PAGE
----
Emotional distress in disaster victims. A follow-up study


One hundred thirteen adult victims of a major Latin American disaster were screened for emotional distress 1 and 5 years after the catastrophe. We used the Self-Reporting Questionnaire to identify emotionally distressed victims. Results indicate that the prevalence of emotional distress decreased from 65% in 1986 to 31% in 1990. However, a comparison of the symptomatology on these two assessments indicates a similarity in the frequency and profiles of symptoms among the distressed. Also, the most frequent symptoms and the strongest predictors of emotional distress were essentially the same. These findings provide empirical support to the clinically observed course of emotional symptomatology of disaster victims and to the focused training of health workers on selected emotional problems that are consistently present over time.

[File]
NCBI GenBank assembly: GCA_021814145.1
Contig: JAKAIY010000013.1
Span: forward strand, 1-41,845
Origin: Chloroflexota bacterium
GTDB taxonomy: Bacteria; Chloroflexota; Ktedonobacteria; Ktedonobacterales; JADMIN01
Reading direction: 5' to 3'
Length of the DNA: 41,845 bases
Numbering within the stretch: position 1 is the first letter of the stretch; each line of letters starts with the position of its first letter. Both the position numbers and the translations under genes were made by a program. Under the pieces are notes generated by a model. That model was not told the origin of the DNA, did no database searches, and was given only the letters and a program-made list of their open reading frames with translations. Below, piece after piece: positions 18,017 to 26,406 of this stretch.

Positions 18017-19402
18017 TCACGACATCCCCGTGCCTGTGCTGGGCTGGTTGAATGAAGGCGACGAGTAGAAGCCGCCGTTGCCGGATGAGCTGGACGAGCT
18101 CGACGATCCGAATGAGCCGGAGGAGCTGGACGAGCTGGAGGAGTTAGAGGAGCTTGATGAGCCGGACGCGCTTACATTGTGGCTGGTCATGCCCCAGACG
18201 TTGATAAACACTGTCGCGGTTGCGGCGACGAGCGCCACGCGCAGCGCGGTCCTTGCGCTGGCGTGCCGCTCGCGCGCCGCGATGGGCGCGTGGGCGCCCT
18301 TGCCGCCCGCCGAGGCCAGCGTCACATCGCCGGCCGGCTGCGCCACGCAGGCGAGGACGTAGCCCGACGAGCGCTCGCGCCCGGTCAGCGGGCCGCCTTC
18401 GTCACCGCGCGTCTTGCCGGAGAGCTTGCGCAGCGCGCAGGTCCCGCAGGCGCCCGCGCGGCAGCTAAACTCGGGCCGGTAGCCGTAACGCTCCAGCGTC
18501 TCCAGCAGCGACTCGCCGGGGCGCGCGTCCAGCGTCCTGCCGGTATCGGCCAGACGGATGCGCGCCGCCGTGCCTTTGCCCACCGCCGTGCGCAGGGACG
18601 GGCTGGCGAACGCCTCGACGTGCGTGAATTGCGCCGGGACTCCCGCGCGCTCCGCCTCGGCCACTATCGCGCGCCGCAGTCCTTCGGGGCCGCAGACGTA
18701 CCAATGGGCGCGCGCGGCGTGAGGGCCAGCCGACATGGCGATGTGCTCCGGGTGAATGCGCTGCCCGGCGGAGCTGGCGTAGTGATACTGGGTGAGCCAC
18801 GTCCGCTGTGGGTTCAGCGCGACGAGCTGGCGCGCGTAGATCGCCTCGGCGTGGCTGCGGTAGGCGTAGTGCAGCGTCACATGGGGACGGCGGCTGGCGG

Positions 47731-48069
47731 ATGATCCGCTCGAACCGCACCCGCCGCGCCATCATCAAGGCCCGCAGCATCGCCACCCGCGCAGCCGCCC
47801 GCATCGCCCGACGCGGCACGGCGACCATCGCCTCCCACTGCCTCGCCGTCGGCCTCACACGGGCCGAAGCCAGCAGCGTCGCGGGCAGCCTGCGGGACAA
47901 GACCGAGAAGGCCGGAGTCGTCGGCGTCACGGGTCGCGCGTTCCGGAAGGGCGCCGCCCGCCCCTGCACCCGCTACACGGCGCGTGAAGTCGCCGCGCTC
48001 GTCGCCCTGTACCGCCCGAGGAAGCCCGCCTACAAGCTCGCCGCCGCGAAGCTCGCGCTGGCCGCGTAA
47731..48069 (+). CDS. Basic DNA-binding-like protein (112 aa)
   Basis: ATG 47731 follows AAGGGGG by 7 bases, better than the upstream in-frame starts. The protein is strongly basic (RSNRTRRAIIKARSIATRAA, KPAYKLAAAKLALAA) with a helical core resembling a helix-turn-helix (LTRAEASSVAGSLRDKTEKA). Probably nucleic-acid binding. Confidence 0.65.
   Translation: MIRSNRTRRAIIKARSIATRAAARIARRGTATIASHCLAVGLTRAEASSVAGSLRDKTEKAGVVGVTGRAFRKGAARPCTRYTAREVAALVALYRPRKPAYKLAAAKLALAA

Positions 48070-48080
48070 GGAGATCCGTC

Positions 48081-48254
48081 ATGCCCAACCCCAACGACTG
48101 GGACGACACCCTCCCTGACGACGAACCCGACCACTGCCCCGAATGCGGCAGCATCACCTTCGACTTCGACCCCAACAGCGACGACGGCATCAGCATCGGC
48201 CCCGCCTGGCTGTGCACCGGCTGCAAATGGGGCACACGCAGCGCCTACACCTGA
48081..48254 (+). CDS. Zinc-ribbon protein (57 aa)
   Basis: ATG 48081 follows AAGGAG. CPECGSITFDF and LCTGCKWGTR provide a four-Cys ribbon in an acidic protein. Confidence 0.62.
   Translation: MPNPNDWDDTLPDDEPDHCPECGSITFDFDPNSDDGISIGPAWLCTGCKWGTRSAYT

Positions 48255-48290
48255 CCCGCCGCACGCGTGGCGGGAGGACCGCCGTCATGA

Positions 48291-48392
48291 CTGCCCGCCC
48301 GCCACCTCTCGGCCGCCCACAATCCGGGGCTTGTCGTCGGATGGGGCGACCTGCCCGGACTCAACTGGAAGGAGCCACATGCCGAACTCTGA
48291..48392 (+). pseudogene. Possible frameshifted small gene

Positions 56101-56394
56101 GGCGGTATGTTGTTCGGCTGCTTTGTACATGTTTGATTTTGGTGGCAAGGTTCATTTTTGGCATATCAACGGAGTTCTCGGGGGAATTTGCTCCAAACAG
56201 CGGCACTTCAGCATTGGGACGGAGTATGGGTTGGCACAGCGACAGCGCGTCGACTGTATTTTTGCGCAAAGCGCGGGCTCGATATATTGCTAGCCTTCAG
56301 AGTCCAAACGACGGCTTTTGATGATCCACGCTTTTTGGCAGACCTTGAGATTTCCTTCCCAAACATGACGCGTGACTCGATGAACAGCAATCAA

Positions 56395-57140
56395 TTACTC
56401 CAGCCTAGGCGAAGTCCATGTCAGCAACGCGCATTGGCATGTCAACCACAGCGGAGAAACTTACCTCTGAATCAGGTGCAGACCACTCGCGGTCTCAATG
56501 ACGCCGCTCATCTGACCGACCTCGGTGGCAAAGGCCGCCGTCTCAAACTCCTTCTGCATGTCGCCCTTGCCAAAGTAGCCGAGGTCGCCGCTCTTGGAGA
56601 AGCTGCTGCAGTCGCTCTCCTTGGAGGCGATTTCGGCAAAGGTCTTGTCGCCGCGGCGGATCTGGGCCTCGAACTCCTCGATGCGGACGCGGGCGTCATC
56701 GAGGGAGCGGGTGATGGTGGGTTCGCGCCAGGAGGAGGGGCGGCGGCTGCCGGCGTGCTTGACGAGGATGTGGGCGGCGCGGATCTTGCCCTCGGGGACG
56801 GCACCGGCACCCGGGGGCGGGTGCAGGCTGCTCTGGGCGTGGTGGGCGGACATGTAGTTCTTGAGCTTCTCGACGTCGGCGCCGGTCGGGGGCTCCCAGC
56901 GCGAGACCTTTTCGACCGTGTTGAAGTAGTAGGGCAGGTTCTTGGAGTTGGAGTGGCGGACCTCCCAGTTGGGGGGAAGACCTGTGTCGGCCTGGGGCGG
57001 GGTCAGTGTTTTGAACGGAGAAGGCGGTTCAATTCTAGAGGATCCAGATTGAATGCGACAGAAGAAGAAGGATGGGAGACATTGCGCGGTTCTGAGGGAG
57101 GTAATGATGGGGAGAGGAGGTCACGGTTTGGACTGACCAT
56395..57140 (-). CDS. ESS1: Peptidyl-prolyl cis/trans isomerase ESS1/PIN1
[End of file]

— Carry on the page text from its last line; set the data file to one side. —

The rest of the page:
Lima BR1, Pai S, Toledo V, Caris L, Haro JM, Lozano J, Santacruz H | 1993
In: The Journal of nervous and mental disease, ISSN 0022-3018 | 181 | 6 | Jun | 388-393
Placement code: 
Yzermans collectie